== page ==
(EDIT: NOT COX!)
A series of words on a page describe
a road viewed from an attic room;
British, terraced, an incline,
a place called a home by
countless families, and not
one of them wrong.
Growing up is something that is done
by all of us; whether we think that's bad
and philosophise about history, and life,
the certainty of death, or ignore problems
of that size and are glad for what is left:
a chance; an experience; to make a mark.
Me? I feel a pressure in my chest when
confronted by this mess; the stark, woven
mess of opportunity that never ends.
The cliché of the blank page feels very apt
as I try to write a letter I will never send.
Those are just words on a page too.
Half a century ago, I think - the nineteen-fifties -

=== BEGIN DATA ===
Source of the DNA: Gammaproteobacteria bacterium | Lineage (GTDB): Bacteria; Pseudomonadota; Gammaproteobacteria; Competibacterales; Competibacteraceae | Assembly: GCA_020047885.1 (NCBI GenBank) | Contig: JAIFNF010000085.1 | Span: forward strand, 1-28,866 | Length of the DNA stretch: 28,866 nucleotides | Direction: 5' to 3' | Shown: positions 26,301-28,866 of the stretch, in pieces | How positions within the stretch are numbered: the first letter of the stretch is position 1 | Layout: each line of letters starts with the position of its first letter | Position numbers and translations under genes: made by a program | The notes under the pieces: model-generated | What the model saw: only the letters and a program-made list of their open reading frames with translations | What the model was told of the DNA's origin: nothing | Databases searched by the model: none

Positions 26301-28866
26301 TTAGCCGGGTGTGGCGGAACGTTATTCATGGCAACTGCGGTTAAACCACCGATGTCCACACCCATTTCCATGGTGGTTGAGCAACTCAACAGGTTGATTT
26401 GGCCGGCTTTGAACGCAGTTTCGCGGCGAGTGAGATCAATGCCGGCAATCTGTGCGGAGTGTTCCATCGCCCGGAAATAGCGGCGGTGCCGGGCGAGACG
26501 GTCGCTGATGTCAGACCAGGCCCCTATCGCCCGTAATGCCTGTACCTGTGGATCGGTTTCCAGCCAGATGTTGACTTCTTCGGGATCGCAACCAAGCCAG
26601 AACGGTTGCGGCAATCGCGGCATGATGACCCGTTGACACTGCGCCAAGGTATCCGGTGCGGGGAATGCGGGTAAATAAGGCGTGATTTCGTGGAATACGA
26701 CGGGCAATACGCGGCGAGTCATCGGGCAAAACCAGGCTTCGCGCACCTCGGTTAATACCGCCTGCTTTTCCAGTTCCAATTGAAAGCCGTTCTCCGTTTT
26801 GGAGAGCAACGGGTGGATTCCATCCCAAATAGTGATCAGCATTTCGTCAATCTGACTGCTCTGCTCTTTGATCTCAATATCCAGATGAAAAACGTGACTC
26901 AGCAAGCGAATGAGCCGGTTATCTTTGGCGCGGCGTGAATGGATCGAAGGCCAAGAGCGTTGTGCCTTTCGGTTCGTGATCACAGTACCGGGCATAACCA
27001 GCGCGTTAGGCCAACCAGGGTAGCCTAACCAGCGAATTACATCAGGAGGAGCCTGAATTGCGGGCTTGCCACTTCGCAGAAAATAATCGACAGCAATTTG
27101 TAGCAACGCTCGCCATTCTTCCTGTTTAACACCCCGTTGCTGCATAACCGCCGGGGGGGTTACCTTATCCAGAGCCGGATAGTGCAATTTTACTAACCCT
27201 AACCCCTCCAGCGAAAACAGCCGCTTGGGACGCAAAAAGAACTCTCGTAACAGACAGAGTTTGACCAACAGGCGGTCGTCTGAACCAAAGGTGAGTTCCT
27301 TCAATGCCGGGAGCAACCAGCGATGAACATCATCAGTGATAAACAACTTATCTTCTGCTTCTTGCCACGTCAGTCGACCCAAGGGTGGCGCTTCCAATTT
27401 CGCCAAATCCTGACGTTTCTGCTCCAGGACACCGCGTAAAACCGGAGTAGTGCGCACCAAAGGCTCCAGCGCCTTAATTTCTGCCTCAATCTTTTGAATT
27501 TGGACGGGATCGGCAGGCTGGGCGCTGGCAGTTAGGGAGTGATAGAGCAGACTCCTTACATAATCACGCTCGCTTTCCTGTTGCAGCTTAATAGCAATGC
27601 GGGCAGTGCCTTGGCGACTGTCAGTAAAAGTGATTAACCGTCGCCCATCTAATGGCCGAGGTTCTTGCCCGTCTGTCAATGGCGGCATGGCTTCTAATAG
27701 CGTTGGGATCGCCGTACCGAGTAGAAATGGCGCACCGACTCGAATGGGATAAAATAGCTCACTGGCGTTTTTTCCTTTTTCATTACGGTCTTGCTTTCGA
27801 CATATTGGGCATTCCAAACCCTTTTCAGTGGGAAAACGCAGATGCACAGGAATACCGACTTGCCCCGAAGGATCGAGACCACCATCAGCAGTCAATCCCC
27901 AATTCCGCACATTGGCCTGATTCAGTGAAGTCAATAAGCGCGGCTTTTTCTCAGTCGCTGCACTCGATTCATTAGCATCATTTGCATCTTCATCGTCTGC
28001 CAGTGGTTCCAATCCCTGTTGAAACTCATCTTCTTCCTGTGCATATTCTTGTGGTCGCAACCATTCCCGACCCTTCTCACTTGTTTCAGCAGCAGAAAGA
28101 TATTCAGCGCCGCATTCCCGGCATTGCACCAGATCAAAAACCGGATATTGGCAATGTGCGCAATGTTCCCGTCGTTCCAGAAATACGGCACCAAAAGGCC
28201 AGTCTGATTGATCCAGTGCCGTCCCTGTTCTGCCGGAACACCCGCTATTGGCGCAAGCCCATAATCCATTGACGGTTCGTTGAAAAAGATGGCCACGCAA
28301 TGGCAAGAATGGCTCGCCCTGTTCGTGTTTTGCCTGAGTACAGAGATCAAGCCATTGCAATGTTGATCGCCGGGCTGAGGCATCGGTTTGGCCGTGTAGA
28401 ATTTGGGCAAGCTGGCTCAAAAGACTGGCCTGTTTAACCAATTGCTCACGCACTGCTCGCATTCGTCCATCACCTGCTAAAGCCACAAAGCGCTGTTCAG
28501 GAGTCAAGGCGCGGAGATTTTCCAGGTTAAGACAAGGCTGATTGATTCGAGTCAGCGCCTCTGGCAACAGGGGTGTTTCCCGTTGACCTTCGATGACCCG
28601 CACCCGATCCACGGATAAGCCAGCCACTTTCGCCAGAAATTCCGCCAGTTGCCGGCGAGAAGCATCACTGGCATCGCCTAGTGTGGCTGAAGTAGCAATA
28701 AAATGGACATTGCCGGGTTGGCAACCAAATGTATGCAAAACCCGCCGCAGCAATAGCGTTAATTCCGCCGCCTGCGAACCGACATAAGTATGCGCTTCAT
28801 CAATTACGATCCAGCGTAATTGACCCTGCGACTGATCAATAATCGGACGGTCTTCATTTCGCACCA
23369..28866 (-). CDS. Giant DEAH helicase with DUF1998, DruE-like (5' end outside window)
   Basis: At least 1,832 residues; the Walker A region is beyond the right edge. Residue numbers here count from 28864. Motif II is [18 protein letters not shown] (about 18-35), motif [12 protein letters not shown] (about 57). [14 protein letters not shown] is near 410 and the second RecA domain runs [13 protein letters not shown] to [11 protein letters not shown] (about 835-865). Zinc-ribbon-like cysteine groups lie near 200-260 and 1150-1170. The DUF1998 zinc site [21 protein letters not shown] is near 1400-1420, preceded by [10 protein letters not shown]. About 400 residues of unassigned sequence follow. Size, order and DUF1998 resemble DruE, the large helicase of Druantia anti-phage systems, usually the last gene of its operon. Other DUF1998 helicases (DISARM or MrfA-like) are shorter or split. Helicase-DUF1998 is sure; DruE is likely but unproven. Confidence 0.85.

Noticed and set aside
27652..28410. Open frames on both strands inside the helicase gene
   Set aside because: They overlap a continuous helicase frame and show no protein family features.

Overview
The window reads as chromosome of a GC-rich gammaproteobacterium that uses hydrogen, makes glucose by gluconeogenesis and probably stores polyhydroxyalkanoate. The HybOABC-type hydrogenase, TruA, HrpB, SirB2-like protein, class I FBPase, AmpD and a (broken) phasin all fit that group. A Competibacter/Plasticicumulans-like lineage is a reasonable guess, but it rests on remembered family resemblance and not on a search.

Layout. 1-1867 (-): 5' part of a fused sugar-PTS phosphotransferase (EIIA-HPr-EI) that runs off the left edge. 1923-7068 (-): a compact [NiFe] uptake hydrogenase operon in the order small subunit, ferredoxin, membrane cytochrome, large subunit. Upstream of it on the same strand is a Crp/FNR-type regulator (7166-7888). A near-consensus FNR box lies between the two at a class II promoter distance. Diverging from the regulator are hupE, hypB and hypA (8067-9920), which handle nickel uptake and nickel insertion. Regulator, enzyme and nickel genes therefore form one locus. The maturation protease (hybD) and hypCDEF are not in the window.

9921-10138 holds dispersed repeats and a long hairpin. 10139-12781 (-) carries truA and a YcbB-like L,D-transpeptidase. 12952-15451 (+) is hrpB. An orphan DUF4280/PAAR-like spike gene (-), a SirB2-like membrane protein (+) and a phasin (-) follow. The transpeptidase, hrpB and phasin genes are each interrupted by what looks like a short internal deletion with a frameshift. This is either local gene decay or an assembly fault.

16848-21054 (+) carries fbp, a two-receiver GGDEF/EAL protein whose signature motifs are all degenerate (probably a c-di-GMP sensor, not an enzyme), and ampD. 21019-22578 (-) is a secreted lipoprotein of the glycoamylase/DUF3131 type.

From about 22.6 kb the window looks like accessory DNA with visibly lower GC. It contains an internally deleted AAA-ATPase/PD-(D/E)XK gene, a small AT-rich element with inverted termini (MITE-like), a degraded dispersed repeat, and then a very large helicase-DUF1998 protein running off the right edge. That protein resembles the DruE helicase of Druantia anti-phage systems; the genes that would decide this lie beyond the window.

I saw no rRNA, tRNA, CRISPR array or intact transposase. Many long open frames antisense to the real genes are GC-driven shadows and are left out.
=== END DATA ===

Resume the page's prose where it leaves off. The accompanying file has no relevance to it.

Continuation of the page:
you started your own Ulysses. Day after day
was a journey; a journey that stands out
no more than Poldy. No more than any
bus driver or school teacher, no priest,
politician or pub keeper. They are all alive
and they are nothing more than words on a page.
Day after day becomes year after year and
children of children are the heirs of heirs:
me and me now look to you, and you then,
and it is a soft blanket to my fears.
Back in the attic room there is a collection
of workbooks; it looks like something
my father would write. Does this mean
he was once a child? Does this mean he
once felt like I do now? I have no idea
how to be a person. Am I too concerned
with myself? Is this solipsism really
just selfish? I should ask him one day,
hopefully before I have my own attic room
because that would be far too late.
The other contents of the room are important:
it is mostly books, more words on a page,
documents and toys and the occasional
heirloom, each one the pointed tip
of an iceberg waiting to be thawed out.
Each one a narrative that never fought
to be told. Each one growing old.
Nothing more than words on a page,
but what more could you ask for?
A word on a page is a permanence,
A piece of life in a penstroke,
and a part of you, or I, that will never die.